36. The computer readable media of
37. The computer readable media of
code to identify repeating sub-patterns in the differential puncture pattern;
code to determine the length of each sub-pattern; and
code to determine the number of repetitions of each sub-pattern.
38. A computer readable media with an computer program stored thereon, said computer program comprising:
code to obtain a differential puncture pattern comprising a sequence of successive offsets corresponding to differences between successive bit indices in a bit index sequence that identifies bits to be transmitted; and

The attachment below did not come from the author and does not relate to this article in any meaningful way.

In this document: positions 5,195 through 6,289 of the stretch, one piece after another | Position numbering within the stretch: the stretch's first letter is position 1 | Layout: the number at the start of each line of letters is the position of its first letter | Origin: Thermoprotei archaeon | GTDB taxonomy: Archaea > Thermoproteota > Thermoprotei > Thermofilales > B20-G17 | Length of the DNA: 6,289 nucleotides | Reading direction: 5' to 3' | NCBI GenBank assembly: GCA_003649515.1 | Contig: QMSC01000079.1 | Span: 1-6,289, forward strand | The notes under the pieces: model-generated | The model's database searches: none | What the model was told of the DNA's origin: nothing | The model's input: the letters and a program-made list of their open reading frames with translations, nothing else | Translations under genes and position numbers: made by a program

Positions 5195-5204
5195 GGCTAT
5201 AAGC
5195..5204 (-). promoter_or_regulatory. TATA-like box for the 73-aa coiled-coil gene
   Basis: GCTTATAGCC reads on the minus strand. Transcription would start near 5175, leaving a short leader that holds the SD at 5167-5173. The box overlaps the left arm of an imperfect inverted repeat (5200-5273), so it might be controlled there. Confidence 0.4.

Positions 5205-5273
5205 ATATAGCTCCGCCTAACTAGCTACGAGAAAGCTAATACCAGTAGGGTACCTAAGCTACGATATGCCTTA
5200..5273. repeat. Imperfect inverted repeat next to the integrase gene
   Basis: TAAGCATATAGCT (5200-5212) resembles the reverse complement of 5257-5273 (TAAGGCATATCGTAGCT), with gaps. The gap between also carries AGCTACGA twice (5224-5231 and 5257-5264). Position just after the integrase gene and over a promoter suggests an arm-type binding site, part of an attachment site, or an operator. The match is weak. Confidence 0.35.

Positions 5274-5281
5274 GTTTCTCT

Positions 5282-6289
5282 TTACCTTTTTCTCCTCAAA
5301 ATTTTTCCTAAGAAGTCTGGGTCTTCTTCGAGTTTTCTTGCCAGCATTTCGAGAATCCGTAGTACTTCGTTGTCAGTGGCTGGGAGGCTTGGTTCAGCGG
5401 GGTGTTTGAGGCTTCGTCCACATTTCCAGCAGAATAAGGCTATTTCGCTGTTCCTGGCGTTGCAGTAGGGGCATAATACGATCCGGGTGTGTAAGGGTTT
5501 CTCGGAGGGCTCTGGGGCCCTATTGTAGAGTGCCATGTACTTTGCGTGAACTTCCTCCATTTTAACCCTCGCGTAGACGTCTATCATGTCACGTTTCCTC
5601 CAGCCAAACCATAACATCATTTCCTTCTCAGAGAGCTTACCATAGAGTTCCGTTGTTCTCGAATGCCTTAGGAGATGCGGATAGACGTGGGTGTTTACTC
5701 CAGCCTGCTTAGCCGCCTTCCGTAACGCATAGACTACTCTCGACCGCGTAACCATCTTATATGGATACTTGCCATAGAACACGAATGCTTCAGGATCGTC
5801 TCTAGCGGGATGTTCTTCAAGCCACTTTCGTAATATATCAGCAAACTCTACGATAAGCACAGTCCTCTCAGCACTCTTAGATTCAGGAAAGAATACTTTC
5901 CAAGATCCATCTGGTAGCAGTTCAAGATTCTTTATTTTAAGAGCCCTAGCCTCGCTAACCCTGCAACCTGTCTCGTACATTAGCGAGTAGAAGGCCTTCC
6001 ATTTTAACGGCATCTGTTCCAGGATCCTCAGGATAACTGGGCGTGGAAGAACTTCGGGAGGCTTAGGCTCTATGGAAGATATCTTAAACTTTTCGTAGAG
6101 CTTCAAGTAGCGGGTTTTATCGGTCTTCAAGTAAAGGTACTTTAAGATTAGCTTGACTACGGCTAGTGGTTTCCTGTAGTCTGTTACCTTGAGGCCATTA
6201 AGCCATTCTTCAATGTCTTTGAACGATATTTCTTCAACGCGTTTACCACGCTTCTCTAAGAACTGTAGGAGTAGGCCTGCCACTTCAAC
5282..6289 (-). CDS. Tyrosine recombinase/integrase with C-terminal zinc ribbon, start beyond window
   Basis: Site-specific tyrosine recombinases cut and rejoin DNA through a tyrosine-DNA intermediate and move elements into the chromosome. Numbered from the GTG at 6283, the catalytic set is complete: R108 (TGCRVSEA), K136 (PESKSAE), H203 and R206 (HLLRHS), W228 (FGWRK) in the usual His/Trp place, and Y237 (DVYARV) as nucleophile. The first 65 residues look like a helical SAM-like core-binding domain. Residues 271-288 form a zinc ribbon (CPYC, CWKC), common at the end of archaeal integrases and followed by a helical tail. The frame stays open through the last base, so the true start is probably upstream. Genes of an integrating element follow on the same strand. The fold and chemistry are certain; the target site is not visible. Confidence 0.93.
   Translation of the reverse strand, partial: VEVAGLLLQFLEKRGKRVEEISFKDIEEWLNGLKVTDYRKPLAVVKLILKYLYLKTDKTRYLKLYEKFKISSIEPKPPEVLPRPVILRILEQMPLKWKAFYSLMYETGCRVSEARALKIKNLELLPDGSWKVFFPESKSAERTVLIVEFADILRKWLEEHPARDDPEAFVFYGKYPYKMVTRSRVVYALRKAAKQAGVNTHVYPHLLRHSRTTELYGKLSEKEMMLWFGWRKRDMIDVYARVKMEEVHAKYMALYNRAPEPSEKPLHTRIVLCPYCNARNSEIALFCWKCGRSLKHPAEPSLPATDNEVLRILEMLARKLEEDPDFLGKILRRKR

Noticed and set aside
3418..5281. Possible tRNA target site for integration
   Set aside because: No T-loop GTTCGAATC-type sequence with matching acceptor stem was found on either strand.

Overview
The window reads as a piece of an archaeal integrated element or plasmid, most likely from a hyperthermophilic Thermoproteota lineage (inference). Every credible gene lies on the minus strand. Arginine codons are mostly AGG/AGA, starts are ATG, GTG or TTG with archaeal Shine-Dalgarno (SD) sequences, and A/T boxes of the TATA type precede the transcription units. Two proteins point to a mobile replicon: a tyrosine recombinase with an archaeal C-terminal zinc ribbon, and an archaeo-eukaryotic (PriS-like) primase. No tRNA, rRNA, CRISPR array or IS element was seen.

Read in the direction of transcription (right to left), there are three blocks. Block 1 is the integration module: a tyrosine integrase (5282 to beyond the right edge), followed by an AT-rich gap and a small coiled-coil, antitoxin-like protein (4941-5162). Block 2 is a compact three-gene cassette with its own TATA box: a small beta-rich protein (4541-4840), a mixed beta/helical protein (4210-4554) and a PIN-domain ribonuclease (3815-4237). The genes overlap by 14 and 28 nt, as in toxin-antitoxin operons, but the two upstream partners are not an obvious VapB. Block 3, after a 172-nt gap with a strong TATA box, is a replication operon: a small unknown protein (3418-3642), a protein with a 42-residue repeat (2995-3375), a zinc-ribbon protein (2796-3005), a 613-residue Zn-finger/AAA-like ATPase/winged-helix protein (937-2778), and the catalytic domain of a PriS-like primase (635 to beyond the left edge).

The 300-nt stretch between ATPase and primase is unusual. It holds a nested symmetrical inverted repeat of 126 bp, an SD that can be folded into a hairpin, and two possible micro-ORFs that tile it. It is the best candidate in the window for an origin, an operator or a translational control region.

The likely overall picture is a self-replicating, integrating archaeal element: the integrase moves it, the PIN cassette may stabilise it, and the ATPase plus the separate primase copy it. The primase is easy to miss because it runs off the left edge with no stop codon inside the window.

code to puncture or de-puncture a codeword based on said differential puncture pattern.